Lunch Hour Concert - March 2011

All societies of the Philip Sherlock Centre for the Creative Arts (PSCCA) on the UWI Mona Campus stage free lunch hour concerts during the school year for the benefit of the Campus Community. Panoridim uses this opportunity to showcase the student members of the band, both old and new. For the new members especially, the Lunch Hour Concert is their first major performance with the band. This year, with prizes and surprises facilitated through the Orchestra's Facebook page, many audience members were already in queue before the doors opened on March 31. The student band was larger than ever, with approximately 15 additional brand new players, who did an excellent job with their senior counterparts and fully entertained the packed theatre.

Giving music for Christmas

After having had a successful Christmas season at the Philip Sherlock Centre in 2009, UWI Panoridim decided to take the music to streets for 2010. Three venues were treated to free musical performances by the orchestra. On -- , the Orchestra drew a medium sized crowd in the Portmore Amphitheatre while others swayed to carols on the steelpan while carrying out their Christmas shopping. There was only standing room left however at Emancipation Park on -- when the Orchestra played to a full-sized gathering in the public space.

The final show saw the Orchestra going full circle back on the UWI Mona Campus, where, in conjunction with the Office of the Principal, a musical treat was prepared for staff and students. The entire event was free to the public and was sponsored by ICWI Limited.

PANFEST 2010 - Proceeds To Benefit Chest Hospital

Garfene Grandison, Gleaner Writer

THE UNIVERSITY of the West Indies Panoridim Steel Orchestra hosted its 2010 Panfest gala performance at the Philip Sherlock Centre, titled 'The Magic Drum'. Scheduled to run from July 2-4, the theatre was not packed to capacity at the beginning of the performance, which promptly started at 8 p.m. The audience members who showed up on time were welcomed by Tanny Shirley, chairman of the South east Regional Health Authority, who applauded the efforts of the Chest Hospital to treat diseases like pneumonia, asthma and other respiratory illnesses.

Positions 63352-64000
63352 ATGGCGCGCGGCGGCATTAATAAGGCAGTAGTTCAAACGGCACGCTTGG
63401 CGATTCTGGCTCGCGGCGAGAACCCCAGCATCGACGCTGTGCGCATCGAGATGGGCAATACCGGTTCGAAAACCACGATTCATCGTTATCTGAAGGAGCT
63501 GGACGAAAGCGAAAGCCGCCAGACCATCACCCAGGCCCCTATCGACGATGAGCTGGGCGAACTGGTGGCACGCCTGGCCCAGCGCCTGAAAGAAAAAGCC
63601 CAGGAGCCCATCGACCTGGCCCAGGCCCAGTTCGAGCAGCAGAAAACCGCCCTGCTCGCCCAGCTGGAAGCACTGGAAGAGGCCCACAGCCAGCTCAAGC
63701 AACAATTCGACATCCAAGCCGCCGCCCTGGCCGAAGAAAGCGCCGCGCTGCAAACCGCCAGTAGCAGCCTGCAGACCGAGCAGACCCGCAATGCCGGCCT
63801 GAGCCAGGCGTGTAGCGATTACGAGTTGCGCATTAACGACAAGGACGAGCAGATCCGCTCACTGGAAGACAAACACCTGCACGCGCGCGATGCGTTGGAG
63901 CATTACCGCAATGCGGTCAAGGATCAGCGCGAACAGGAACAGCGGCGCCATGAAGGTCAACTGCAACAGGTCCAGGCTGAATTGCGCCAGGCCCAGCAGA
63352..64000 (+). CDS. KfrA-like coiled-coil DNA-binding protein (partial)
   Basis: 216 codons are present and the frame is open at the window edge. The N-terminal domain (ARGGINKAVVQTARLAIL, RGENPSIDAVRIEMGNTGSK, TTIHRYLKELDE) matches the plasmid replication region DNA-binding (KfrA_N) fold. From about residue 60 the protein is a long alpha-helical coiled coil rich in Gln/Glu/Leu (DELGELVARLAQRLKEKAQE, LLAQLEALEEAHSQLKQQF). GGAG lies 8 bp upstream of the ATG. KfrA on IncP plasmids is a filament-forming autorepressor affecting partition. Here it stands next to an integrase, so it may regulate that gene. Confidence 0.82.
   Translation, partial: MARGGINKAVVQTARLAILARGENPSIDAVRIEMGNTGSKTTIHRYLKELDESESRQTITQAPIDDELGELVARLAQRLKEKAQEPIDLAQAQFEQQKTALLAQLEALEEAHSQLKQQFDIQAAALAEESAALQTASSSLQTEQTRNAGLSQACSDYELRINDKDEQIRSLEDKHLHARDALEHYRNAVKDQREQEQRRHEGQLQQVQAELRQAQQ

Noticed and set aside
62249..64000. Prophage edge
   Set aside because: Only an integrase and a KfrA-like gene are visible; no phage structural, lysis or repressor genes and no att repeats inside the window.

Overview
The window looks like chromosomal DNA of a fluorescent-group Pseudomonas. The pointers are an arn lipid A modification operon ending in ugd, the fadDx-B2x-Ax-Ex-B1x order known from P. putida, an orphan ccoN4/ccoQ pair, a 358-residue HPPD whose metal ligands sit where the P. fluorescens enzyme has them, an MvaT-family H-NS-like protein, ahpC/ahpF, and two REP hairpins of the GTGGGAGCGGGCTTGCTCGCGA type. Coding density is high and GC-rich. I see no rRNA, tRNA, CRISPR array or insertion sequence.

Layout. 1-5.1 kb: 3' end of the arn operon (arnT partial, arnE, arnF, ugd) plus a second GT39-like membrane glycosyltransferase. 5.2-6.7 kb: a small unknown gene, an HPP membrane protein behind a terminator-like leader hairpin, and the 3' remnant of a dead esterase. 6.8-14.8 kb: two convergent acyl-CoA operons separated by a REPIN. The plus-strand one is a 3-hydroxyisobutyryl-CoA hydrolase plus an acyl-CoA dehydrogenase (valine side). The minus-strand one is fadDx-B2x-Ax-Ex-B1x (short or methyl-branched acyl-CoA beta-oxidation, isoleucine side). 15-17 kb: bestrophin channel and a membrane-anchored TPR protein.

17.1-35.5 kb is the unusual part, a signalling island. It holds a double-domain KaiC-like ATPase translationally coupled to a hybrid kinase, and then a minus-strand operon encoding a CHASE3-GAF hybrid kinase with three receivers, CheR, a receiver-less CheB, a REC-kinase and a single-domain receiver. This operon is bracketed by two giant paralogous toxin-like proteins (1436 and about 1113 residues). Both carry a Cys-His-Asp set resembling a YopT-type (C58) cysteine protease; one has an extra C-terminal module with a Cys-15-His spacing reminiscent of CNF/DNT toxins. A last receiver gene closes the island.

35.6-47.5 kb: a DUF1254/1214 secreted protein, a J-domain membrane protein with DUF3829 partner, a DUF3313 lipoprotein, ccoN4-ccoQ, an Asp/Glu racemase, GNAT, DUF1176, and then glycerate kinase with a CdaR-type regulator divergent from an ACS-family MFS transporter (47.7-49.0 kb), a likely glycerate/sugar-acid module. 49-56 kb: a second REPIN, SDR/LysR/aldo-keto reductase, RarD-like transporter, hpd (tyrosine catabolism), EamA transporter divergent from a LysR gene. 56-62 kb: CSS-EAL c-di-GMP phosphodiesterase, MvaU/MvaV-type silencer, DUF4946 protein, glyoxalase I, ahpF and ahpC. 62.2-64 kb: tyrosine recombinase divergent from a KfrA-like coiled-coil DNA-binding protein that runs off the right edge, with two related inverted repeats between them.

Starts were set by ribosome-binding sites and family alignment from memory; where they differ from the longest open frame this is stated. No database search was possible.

Shirley reported that the proceeds from Panfest 2010 would be donated to the National Chest Hospital in an effort to refurbish its intermediate care ward for patients who had extensive surgery and would need greater care and supervision.

Terry Baker, acting senior medical officer at the hospital, gave a brief speech, ending with a quote from Shakespeare.

"If music be the food of love, play on," she said. The curtains opened and the performance began.

The first piece of the night was a soothing, mellow number - just right for an unsettled audience. The second performance, Mas Que Nada, was very different. A Latin mix, the band members were a lot more engaged with the performance as they danced with genuine smiles on their faces.

Noticeably, there was an overwhelming use of the drums during this performance piece. Rookumbine Rondo, a Jamaican folk piece, was played with an uptempo beat, that excited the audience. The song was followed by a special magical surprise perfor-mance by guest panist, Liam Teague.

Teague's first performance was too long, though he displayed much skill with the pan.

Disappointing performance

"The exit was the best part of that presentation," one patron mumbled. The other performances that followed in the first act were Perhaps Love, a love ballad; Violin Concerto in A Minor; Spickle; We All Are One and the two most entertaining of all, a disco-inspired rendition of It's Raining Men and Owl City's Firefly. The best act of the night, complete with theatrics, was It's Raining Men. The sound effects, props and the use of lighting were superb additions to the upbeat energy of the classic hit.

Following a 15-minute intermission, the show's second act had performances of songs such as Pata Pata, Over The Rainbow, Never Change, Chant, and a few others. Teague treated the audience to a second performance that was much better than his initial set. Loud cheers and applause echoed throughout the Philip Sherlock venue when he finished. The pace at which his hands moved and the effortlessness of the motions made it obvious why he was known as the 'Panginini of the Pan'.

At the end of the performance, each section played the separate instruments, showcasing the different sounds each provided. Blended, the sections made one complete and unique melody. When the lights returned, the venue was full.

(Read more: Jamaica Gleaner)